Wall Street rose on Monday, though indexes ended far from the highs of the day, in a relief advance after indications that British voters later this week will choose to remain in the European Union.
The day’s gains were cut in more than half from the session highs, but contrasted with declines in six of the last seven sessions. The S&P 500 closed 0.6 percent higher after gaining as much as 1.4 percent, but the advance was still the largest in nearly a month.
Stocks fell sharply last week, partly on worries of what a British exit from the EU would mean for the global economy. The vote on whether to stay is scheduled for Thursday and the most recent polls showed a change in momentum to favor the ‘remain’ camp.
“The market is positioning for a ‘remain’ vote, so you see the fear and uncertainty trade unwinding right now,” said Quincy Krosby, market strategist at Prudential Financial in Newark, New Jersey. She said, however, that the reverse trade could be triggered by any sign the Brexit – or British exit from the EU – camp is gaining momentum. “It is a long time between now and Thursday.”
- European Union door now shut to Britain for good: Francois Hollande
- The future is bright, vows PM May on tour of Brexit-divided country
- A year away from Brexit, Britons’ views remain as entrenched as ever
- Britons ever more deeply divided over Brexit, research finds
- Brexit vote: ‘Leave’ and ‘Remain’ camps neck-and-neck at the end of a bitter campaign
- Brexit: Futures rise as ‘In’ regains momentum in British EU vote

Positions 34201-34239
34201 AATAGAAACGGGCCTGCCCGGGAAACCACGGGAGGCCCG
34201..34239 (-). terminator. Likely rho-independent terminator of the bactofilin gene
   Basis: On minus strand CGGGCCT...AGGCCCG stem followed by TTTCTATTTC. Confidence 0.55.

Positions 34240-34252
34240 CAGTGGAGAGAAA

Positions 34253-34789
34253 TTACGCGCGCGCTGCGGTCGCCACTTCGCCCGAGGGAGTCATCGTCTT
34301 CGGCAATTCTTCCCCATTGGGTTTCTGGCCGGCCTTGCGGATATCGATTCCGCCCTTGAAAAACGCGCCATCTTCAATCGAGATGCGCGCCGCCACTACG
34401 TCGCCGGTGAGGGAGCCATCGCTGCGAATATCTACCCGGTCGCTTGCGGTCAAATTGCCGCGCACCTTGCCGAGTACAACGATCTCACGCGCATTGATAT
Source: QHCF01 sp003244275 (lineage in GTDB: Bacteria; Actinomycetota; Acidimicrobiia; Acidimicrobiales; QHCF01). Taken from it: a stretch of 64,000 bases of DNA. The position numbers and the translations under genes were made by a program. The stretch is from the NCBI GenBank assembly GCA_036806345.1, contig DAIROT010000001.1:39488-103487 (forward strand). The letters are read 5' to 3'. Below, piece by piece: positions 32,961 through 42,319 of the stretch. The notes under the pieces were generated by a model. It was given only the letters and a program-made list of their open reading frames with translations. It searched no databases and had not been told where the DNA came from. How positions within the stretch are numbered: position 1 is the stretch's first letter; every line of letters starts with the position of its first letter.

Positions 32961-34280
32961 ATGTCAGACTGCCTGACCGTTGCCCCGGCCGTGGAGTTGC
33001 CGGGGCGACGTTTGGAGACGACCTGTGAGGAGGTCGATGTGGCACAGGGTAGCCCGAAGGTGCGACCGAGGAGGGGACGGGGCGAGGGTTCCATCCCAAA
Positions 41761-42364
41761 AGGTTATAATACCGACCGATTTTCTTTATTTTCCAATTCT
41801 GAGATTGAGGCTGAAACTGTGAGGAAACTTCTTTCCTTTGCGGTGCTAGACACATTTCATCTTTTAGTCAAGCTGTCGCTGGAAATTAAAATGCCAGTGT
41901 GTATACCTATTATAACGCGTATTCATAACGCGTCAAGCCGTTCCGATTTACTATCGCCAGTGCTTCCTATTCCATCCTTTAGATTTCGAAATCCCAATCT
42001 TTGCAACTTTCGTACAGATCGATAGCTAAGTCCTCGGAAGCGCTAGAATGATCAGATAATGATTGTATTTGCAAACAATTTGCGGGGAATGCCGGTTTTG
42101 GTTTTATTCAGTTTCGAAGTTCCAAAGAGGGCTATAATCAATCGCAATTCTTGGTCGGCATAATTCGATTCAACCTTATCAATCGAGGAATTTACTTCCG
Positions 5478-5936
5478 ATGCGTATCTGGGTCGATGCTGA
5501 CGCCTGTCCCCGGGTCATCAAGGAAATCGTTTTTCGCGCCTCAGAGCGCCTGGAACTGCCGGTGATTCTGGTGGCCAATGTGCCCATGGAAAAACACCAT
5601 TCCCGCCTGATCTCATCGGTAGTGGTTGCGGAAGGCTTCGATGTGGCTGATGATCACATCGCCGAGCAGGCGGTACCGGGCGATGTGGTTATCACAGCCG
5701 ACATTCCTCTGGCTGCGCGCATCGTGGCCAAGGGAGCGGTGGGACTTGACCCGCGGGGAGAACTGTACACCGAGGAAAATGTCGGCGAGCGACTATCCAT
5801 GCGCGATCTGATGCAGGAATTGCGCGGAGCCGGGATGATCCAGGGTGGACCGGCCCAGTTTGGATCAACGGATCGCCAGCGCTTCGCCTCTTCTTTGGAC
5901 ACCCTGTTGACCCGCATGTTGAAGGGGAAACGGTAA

The Dow Jones industrial average rose 129.71 points, or 0.73 percent, to 17,804.87, the S&P 500 gained 12.03 points, or 0.58 percent, to 2,083.25 and the Nasdaq Composite added 36.88 points, or 0.77 percent, to 4,837.21.
The S&P 500 once more hit technical resistance at 2,100, a level that has seen clusters of sellers in the recent past. Despite the afternoon slide, all but one of the 10 industry groups of the S&P 500 ended in positive territory.
The iShares MSCI United Kingdom exchange-traded fund rose 4.0 percent in more than 3.5 times its average daily volume. The British pound gained 2.2 percent versus the US dollar on its strongest day in 7-1/2 years.
US-traded shares of JD.com rallied 4.6 percent to $21.06 after Walmart said it would sell its Chinese e-commerce business to JD.com and create a strategic alliance. Walmart shares gained 0.2 percent to $71.10.
Lending Club Corp gained 2.7 percent to $5.00 after Chinese billionaire Chen Tianqiao raised his stake in the online lending platform, following the recent ouster of founder and Chief Executive Renaud Laplanche. NYSE advancing issues outnumbered decliners by a 3.47-to-1 ratio and on the Nasdaq a 2.79-to-1 ratio favored gainers.
About 6.6 billion shares were traded in US exchanges, below the 6.83 billion daily average over the past 20 sessions.
The S&P 500 posted 35 new 52-week highs and 1 new low; the Nasdaq recorded 64 new highs and 35 new lows.